“I love a good high-waist; they bring me back to Christy Turlington days,” says Christina Viviani, cofounder of the Great Eros. Viviani notes that despite its comfort factor, sometimes high-waisted underwear can be unflattering. Marieyat’s thongs are no such thing, though: “The aesthetic is beautiful, and the cuts are really flattering and unconventional,” Viviani says of the brand. “In my store in Williamsburg, we also sell a style called the Canova ’90s Overt cut like a ’90s bikini with an overt, in a fine Italian sporty mesh, that makes a woman look long.”


Some names for the thong reference the bareness of the buttocks, as seen in the Spanish word colaless (the origin is probably connected to the term topless but in reference to cola, colloquial term for butt in South American Spanish), and in other names the "T"-like shape of the back is highlighted. In Chinese, the T-back is commonly called dingziku (丁字褲/丁字裤) which literally means 丁 character pants (or roughly, T-letter pants). In Korean, it is called 티팬티 (T panty). However, there are several usages of the term T-back in English as well (e.g., children's literature author E. L. Konigsburg's T-backs, T-shirts, Coat and Suit).
The history of pantyhose, as for stockings, is tied to that of changes in styles of women's hemlines. Before the 1920s, it was generally expected that women would cover their legs in public, including their ankles; and dress and skirt hemlines were generally to the ground. The main exceptions were in sports and entertainment. In the 1920s, fashionable hemlines for women began to rise, exposing the legs to just below the knees. Stockings also came into vogue to maintain leg coverage, as well as some level of warmth. The most popular stockings were sheer hosiery which were first made of silk or rayon (then known as "artificial silk"), and after 1940 of nylon, which had been invented by DuPont in 1938. During the 1940s and 1950s, stage and film producers would sew stockings to the briefs of their actresses and dancers, as testified to by singer-actress-dancer Ann Miller.[3][4] These garments were seen in popular motion pictures such as Daddy Long Legs.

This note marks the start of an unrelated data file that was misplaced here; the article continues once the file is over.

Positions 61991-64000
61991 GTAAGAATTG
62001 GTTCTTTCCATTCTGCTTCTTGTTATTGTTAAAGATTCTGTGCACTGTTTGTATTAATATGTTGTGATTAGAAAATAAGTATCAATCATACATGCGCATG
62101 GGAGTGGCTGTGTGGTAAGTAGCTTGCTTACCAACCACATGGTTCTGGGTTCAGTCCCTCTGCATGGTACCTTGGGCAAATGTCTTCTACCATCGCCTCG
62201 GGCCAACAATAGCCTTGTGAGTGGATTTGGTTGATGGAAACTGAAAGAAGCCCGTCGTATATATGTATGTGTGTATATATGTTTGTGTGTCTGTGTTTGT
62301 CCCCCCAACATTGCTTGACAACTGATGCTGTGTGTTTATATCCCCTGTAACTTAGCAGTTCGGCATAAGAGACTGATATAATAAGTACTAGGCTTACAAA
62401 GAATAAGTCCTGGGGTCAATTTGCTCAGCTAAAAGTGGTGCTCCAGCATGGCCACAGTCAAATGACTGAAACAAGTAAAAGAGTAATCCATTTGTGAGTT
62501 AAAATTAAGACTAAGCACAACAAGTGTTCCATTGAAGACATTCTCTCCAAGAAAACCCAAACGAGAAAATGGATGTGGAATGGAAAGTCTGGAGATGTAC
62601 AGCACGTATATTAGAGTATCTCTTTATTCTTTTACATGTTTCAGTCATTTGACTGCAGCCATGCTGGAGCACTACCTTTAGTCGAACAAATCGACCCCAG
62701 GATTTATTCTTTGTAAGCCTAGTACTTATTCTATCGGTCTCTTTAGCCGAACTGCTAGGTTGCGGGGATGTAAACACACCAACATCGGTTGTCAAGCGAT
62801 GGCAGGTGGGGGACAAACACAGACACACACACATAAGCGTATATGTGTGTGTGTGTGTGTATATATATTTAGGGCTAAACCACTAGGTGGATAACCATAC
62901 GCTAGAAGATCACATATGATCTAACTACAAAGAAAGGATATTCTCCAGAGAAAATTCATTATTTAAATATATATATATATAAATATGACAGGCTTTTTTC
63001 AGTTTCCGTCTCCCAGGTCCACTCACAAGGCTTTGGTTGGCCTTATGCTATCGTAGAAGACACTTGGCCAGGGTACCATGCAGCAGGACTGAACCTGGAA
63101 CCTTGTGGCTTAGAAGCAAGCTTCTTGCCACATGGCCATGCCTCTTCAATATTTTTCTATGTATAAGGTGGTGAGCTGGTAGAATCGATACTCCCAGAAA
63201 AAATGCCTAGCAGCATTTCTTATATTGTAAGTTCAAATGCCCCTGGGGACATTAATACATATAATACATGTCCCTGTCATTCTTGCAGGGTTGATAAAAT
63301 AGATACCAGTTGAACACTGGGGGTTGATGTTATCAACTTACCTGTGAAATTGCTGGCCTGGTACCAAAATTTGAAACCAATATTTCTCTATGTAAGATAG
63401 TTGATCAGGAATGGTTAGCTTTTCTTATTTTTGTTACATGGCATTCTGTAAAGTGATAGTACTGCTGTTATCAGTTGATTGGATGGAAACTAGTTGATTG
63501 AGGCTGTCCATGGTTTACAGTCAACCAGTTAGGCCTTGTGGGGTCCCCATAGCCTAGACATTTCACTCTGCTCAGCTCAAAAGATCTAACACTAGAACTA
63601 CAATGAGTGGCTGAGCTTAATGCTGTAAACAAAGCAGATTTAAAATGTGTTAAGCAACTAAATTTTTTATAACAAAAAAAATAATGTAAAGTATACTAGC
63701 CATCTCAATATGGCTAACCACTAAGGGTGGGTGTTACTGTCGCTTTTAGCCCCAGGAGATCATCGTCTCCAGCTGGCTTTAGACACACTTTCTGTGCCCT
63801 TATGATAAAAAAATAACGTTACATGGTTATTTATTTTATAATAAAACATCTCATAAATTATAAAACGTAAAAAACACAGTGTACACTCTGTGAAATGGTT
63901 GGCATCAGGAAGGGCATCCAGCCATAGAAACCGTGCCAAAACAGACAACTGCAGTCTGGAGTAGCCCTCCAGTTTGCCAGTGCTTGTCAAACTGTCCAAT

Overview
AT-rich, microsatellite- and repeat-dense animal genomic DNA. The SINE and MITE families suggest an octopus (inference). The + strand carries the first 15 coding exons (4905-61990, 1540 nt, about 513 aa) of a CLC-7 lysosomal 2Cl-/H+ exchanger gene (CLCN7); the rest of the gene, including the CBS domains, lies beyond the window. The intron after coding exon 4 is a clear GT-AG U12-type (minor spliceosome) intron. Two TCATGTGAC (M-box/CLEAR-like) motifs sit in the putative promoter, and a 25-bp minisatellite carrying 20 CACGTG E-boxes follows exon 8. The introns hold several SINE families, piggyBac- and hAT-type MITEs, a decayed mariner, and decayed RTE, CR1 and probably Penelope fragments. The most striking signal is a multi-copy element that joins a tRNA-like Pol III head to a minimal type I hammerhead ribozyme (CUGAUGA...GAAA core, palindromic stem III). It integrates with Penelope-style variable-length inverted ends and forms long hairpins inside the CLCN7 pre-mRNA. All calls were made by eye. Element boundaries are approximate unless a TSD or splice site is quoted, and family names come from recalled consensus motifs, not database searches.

Viewed from the front, the thong typically resembles a bikini bottom, but at the back the material is reduced to a minimum. Thongs are almost always designed to cover the genitals, anus and perineum and leave part or most of the buttocks uncovered. The back of the garment typically consists of a thin waistband and a thin strip of material, designed to be worn between the buttocks, that connects the middle of the waistband with the bottom front of the garment.[1] It is also used as a descriptive term in other types of garment, such as a bodysuit, bodystocking, leotard or one-piece swimsuit in the context "thong backed".

The thong, like its probable predecessor the loincloth, is believed to be one of the earliest forms of human clothing and is also thought to have been worn mostly or exclusively by men. It is thought the thong was probably originally developed to protect, support, or hide the male genitals. The loincloth is probably the earliest form of clothing used by mankind, having originated in the warmer climates of sub-Saharan Africa where clothing was first worn nearly 75,000 years ago. Many tribal peoples, such as some of the Khoisan people of southern Africa, wore thongs for many centuries. Much like the Japanese fundoshi, these early garments were made with the male genitalia in mind.

Looking for a fun accessory to incorporate into your lingerie collection? The Send My Love Garter Belt features a sexy and sophisticated look that never goes out of style. The simple, sleek lines are absolutely classic and utterly flattering. You’ll love the way the black mesh garter belt hugs your curves. The high waist with a front lace panel makes it flattering for any figure. This item also features hook and eye back closures that allow you to customize the fit so you can truly flaunt your physique. Adjustable garter straps are also included to connect with some sexy thigh highs (sold separately).


The g-string first appeared in costumes worn by showgirls in Earl Carroll's productions during the Jazz Age. Linguist Robert Hendrickson believes that the g stands for groin.[23] The Oxford English Dictionary reports that the G-string was originally a narrow strip of fabric worn by Indian women. During the Depression, a "G-string" was known as "the gadget".[23] During the 1930s, the "Chicago G-string" gained prominence when worn by performers like Margie Hart. The Chicago area was the home of some of the largest manufacturers of G-strings and it also became the center of the burlesque shows in the United States.[23]
Performance fibers: Synthetics like polyester and nylon are common in activewear because they wick moisture and dry quickly. For the same reason, these fibers are ideal for underwear, especially if you're working out. Lace underwear and microfiber styles are also usually made from synthetics. Just remember to remove them after sweating; according to Dr. Dweck, "it's important to remove wet exercise clothes as soon as able to avoid infection and irritation in intimate areas."